(b. Forli, Italy, 2 June 1811; d. Leghorn, Italy, 24 June 1868)
The son of Vincenzo Matteucci, a physician, and Chiara Folfi, Matteucci attended the University of Bologna from 1825 to 1828, when he graduated with a degree in physics. At the age of sixteen he prepared his first published paper, on meteorology.
In October 1829 Matteucci went to Paris, at his father’s expense, and spent eight months attending scientific lectures at the Sorbonne. He returned to Forlî in June 1830. He received his first academic appointment in 1840, when he was appointed professor of physics at the University of Pisa on the advice of Alexander von Humboldt. In the meantime he carried out electrophysiological investigations, first at his father’s home and later in a small laboratory in Ravenna. His reports, presented to the Académie des Sciences by Arago and Edmond Becquerel, made his “name known through the European Continent,” as Faraday wrote when Matteucci was only twenty-two. In 1842, at Pisa, he made his most famous discovery, the induced twitch, and began publishing his works in English, with a series of memoirs sent to the Royal Society.
A liberal, Matteucci was involved in the great political upheaval of 1848, which spread through most of the Continent. He was sent by the new Tuscan government to the Frankfurt Parliament, with the aim of establishing contacts with the German liberals. He did not lose his chair of physics after the restoration; in fact, the grand duke of Tuscany gave him—a political adversary—the funds necessary to build the first large institute of physics. When Italy was united, Matteucci became a senator for life and in 1862, as minister of education, reorganized the Scuola Normale Superiore of Pisa as the first Italian institute for advanced studies.
Working on torpedoes, Matteucci found that the discharges of the electric organ of the fish were due to impulses arising in the fourth lobe of the medulla, which he called the electric lobe. Mechanical or galvanic stimulation of this lobe constantly produced the electric discharge, the sign of which was not reversed when the direction of the stimulating current was reversed. This discharge could also be produced reflexly by applying pressure to the fish’s eyes or by stimulating its body. Both spontaneous and induced discharges occurred after ablation of the cerebral hemispheres, of the optic lobes, and the cerebellum; but they could not be observed after bilateral ablation of the electric lobe.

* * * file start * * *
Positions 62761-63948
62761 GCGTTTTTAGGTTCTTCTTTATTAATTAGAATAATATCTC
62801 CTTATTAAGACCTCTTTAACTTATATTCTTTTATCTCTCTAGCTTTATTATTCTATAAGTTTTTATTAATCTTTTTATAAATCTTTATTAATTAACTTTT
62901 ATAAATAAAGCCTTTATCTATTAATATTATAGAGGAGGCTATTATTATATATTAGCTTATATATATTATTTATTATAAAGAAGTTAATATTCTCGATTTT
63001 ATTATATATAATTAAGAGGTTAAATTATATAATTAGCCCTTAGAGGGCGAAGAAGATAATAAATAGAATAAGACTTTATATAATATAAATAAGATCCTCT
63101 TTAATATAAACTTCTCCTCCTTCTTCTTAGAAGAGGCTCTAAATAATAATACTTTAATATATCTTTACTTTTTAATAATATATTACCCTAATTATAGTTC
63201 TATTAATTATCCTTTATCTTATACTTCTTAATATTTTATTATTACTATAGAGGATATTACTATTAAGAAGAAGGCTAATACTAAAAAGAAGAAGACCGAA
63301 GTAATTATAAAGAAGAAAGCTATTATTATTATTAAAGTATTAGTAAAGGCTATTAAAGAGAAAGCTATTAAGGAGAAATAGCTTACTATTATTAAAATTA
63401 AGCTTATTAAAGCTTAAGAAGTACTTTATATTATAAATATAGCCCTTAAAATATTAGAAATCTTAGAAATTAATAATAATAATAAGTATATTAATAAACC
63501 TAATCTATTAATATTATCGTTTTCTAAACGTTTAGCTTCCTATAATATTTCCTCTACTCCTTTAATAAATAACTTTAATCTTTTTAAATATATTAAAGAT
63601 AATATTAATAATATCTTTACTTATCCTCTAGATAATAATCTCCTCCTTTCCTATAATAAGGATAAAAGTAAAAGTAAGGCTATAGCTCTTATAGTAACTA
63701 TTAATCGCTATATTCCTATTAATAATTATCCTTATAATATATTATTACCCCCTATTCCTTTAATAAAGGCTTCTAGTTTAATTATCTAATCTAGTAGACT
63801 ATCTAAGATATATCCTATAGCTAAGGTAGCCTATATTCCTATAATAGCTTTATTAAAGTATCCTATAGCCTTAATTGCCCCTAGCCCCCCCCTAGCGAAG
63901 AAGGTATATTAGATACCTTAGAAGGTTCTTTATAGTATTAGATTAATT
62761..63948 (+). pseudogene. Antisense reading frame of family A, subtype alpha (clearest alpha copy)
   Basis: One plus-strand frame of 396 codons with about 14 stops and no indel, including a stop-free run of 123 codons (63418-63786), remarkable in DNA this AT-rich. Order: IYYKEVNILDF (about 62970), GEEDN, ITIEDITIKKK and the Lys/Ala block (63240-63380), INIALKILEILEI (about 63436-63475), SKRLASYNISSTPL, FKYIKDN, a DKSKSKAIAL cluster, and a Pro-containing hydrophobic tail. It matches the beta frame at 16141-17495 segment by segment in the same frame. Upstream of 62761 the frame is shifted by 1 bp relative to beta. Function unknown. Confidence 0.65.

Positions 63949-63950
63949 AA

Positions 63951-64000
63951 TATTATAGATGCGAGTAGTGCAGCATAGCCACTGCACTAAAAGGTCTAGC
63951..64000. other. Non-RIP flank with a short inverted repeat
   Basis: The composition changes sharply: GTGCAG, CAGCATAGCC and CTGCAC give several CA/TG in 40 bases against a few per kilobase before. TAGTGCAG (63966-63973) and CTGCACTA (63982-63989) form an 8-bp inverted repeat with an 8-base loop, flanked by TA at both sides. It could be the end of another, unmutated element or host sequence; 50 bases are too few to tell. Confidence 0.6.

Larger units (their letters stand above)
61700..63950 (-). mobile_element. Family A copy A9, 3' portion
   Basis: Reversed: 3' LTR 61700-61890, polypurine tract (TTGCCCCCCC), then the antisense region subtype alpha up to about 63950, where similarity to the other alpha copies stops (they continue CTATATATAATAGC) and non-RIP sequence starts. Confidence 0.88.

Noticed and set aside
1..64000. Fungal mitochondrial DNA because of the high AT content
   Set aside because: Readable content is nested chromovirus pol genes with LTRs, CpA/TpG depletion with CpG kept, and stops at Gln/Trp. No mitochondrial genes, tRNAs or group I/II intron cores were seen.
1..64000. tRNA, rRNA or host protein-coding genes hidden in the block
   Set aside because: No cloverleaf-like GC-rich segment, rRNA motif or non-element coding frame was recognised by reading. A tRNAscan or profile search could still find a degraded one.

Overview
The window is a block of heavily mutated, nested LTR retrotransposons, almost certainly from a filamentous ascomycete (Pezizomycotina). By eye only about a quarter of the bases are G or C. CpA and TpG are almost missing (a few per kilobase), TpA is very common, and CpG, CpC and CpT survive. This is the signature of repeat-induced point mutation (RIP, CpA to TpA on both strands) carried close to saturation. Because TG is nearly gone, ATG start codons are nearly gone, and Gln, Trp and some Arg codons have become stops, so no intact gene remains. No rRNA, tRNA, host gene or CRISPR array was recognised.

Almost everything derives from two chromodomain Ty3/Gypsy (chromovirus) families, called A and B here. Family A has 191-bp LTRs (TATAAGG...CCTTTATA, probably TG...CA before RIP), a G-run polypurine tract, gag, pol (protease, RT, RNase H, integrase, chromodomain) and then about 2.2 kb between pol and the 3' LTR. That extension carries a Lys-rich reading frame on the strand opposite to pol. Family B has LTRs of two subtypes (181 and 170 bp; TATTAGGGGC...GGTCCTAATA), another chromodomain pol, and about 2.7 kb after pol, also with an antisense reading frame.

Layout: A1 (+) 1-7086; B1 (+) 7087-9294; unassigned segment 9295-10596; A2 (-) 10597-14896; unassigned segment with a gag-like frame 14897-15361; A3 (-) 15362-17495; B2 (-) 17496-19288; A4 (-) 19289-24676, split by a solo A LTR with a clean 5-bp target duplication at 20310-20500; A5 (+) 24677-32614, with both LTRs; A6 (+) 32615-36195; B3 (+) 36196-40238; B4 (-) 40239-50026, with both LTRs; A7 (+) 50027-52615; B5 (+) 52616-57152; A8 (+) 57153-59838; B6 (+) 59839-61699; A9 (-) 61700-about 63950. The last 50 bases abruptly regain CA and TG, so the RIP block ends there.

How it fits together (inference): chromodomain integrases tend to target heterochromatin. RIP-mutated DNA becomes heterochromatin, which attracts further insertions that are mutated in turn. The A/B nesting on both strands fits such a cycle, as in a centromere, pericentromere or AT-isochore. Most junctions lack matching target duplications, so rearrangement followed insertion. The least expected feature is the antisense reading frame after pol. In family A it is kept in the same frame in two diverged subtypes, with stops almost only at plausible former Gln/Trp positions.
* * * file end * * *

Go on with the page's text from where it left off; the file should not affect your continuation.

The existence of the phenomenon of animal electricity had already been definitely proved with Galvani’s last experiment (1797), and it is now clear that the twitch he produced was due to the currents of injury of sciatic nerve fibers, a phenomenon made possible by the polarization of their intact membranes. It remained for Matteucci to prove in 1842 that a current could constantly be detected when the electrodes of the galvanometer were placed in contact with the intact surface and with the interior (wounded portion) of a muscle. That the wounded part was always negative with respect to the normal surface was later demonstrated by Emil du Bois-Reymond, who in 1843 confirmed Matteucci’s observation.
Although in 1838 Matteucci had recognized that the frog’s resting potential (the difference in potential between the interior and exterior of a muscle fiber at rest) was, psradoxically, abolished by strychnine tetanus, it remained for du Bois-Reymond to demonstrate in 1848 that during the muscle contraction there was a “negative variation” of the injury currents. Just a year before the first preliminary note by du Bois-Reymond (1843), however, Matteucci had presented to the Académie des Sciences his report on the “induced twitch.” In an experimental demonstration he gave at Paris in the presence of Humboldt and of several members of the Academy, he showed that when the sciatic nerve of the galvanoscopic frog leg was placed upon the leg muscle of another frog, the contraction of the latter muscle “induced” the contraction of the galvanoscopic leg. Becquerel immediately repeated and confirmed this experiment and gave the correct interpretation: that the nerve of the galvanoscopic leg was stimulated by the action currents of the contracting muscle of the other frog. Matteucci accepted this interpretation but failed to see the relation between his discovery and the phenomenon of the negative variation. This was done for the first time in Johannes Müller’s Handbuch der Physiologie des Menschen (1844) and in du Bois-Reymond’s Untersuchungen über thierische Electricität 1848–1849).
Although Matteucci was scientifically active until the end of his life, his most important work in physiology was carried out between 1836 and 1844 on the neural mechanisms of the electric discharge of torpedoes on the resting potential of the frog’s muscle, and especially on the action currents, which he discovered. His reluctance to admit that an electric phenomenon could disappear as a consequence of an active physiological process (the “negative variation”) led Matteucci in 1845 to reject his own galvanometric findings of 1838 and Becquerel’s interpretation of the induced twitch. This was the major error in the life of an outstanding scientist, whose work greatly influenced nineteenth-century electrophysiology.
A list of 269 papers written by Matteucci is in Royal Society Caṫalogue of Scientific Papers, IV, 285–293; VIII, 354–355. His major books are Essai sur les phénomènes électriques des animaux (Paris, 1840); and Traité des phénomènes électro-physiologiques des animaux (Paris, 1844).
On Matteucci and his work, see N. Bianchi, Carlo Matteucci e l’Italia del suo tempo (Turin, 1874), with a complete bibliography of his works; and G. Moruzzi, “L’opera elettrofisiologica di Carlo Matteucci,” in Physis, 6 (1964), 101–140, with a partial listing of his works and bibliography of secondary literature.